I couldn’t afford to wait any longer. In just the last couple of weeks, the price of fertilizer has shot up by about $100 per ton. My costs have tripled in just 12 months. There’s no reason to think they’ll do anything but go higher still. Like fuel and food before it, fertilizer is becoming more and more expensive.
Even the New York Times has caught on, and in an article last month reported that world-wide improvements in nutrition are “threatened in many countries by spot shortages and soaring prices for fertilizer, the most essential ingredient of modern agriculture.”
We can’t live without fertilizer. I mean that literally. If farmers didn’t fertilize their crops, the world would have 40 percent less food, according to Vaclav Smil of the University of Manitoba.
It would have a lot less people, too.
Before you start thinking about how nice it would be to have a little extra elbow room, ponder this question: In an unfertilized world, who says that you wouldn’t be among the unfed or the missing?
Fertilizers are like vitamin supplements for plants. They essentially make a plant’s diet more nutritious, allowing it to grow bigger and stronger. Just as parents want their kids to eat a balanced diet, farmers want their crops to get what they need to thrive.
The major nutrients in fertilizer are nitrogen, phosphorous, and potassium–elements that occur naturally in our environment. Crops utilize the nutrients, growing healthier, faster and with much greater yield – which is why fertilizer must be reapplied each year.
With all of our costs of living going up, we need to squeeze more production out of our existing farmland. The best way is to harness the powers of nature and nurture. We should strive to improve the quality of our seeds, especially through biotechnology. That’s nature. Then we should make sure the seeds get everything they need to become fruitful crops, especially with the right mixes of fertilizer. That’s nurture.
Norman Borlaug put it well: “Improved seeds are the catalyst that ignited the Green Revolution and mineral fertilizer is the fuel that powers it.”
Since 1996, worldwide demand for fertilizer has risen by 31 percent, according to the International Fertilizer Industry Association. In developing countries, consumption of fertilizer is up 56 percent. For them, fertilizer is often the difference between subsistence agriculture and running a farm that also has products to sell.
Free trade is an ally in the effort to keep down the cost of fertilizer. By allowing the market to match willing buyers and sellers, both producers and consumers will receive price signals that give them important information. Producers will build their own capacities. Consumers will do what I just did: Place their orders earlier than normal.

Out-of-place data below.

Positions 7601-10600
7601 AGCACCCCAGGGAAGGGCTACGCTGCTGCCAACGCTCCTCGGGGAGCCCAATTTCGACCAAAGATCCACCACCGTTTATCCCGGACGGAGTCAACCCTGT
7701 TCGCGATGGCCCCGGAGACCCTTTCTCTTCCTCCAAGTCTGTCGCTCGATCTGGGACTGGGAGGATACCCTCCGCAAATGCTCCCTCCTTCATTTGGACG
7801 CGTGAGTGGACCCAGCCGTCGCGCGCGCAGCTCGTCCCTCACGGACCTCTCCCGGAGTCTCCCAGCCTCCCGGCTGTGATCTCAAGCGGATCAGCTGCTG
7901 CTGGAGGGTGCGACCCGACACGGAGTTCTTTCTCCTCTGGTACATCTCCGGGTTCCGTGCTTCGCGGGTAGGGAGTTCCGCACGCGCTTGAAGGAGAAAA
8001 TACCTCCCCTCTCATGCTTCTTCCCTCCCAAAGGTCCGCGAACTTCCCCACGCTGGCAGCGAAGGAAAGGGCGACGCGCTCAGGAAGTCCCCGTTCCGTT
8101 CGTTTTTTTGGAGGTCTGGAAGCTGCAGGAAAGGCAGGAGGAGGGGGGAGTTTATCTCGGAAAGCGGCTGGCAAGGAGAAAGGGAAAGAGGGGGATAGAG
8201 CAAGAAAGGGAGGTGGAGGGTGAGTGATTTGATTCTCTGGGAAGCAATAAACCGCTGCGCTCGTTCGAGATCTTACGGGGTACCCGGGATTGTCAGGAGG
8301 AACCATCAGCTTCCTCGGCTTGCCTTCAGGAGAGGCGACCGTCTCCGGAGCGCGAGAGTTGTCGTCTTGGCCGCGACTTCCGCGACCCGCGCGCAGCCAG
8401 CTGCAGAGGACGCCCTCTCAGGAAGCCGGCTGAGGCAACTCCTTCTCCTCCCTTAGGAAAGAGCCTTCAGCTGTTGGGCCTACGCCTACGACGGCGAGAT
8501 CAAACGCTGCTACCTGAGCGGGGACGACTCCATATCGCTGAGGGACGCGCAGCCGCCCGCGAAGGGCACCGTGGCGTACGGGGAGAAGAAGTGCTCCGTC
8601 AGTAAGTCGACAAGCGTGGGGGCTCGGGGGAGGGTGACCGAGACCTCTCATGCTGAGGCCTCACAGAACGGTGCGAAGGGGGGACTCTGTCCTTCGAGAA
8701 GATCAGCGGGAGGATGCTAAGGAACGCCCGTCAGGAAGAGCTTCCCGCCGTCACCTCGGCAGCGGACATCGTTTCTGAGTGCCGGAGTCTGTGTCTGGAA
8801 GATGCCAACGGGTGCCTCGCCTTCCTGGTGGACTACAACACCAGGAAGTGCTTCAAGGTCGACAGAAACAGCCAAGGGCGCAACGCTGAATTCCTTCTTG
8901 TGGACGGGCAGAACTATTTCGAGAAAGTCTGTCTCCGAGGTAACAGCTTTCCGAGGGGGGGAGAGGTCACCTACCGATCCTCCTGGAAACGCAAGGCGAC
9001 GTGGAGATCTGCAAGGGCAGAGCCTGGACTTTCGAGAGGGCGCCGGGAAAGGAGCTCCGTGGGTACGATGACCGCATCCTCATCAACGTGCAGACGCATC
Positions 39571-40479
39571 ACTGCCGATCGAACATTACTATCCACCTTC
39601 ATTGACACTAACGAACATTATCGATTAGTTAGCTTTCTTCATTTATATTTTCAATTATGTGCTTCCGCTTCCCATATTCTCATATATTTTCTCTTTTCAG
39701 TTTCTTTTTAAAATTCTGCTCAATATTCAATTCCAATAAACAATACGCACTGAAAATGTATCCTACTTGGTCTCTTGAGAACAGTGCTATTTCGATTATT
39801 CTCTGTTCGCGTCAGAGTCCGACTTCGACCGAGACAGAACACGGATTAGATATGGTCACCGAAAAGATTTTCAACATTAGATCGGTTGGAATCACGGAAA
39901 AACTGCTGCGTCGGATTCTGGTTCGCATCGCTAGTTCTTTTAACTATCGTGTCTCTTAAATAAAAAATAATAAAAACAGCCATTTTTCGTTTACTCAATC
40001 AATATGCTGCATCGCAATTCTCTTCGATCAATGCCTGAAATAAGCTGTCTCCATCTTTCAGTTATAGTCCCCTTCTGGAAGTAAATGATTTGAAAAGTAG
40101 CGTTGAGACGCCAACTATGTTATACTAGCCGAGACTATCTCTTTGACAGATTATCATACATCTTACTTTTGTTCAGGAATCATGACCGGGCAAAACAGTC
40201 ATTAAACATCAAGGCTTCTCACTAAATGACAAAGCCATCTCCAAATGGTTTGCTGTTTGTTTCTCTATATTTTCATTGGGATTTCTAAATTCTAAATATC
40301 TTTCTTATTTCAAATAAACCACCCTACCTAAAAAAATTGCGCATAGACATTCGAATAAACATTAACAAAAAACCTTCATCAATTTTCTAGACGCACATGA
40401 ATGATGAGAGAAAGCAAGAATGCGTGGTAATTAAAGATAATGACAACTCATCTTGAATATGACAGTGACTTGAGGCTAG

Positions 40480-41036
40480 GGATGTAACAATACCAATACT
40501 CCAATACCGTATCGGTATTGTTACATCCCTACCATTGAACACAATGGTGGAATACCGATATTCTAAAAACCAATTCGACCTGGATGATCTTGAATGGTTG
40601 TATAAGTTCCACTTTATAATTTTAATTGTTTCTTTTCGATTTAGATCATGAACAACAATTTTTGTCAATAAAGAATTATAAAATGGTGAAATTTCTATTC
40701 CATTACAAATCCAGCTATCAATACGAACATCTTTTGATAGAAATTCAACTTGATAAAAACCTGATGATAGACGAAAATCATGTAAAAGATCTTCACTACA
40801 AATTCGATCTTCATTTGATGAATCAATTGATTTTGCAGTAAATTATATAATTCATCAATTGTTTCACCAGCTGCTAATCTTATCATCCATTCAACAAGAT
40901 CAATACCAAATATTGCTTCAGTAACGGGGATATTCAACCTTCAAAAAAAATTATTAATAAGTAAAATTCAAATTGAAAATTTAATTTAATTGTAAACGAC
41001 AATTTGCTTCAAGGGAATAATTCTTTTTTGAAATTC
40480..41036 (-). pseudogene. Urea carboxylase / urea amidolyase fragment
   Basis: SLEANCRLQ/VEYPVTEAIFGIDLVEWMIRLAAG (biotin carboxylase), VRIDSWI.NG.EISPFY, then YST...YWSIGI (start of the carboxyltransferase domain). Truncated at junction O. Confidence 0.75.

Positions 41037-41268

Unfortunately, some governments are trying to throw a monkey wrench in the mechanics of free trade. China, for instance, is a large producer of nitrogen and phosphorous. Last month, it slapped a big export tariff on these ingredients, in an effort to ensure domestic supplies at artificially low prices.
Price controls almost always backfire, and China may come to regret its decision if its own crop production begins to sag. Whatever the consequences for the Chinese, these new tariffs will have a bad result for Americans and just about everyone else because they’ll push up the world price of fertilizer – including mine.
Natural gas is an essential component in the production of nitrogen fertilizer, and accounts for anywhere from 50 to 90 percent of the cost of production. The cost of natural gas in the United States has more than tripled since 1999, resulting in significantly less fertilizer production here. Because of this, American farmers are left to depend on international supplies, leaving us vulnerable to price manipulators and others who are not free market players.
The United States would be in a better position to confront this challenge if we had more sensible policies. Access to fertilizer should be a key component of a comprehensive energy plan.
Although increasing the domestic production of natural gas won’t satisfy all of our needs, additional drilling for oil and gas here at home would improve our circumstances. Today, much of our domestic oil and gas supply is unavailable due to executive and congressional blocking of commercial development. The ability to access affordable natural gas impacts our fertilizer supply and ultimately, world food security.
Maybe somebody should fertilize the minds of our federal lawmakers.
Tim Burrack raises corn and soybeans in partnership with his brother on their NE Iowa family farm. Tim is a Board Member of Truth About Trade and Technology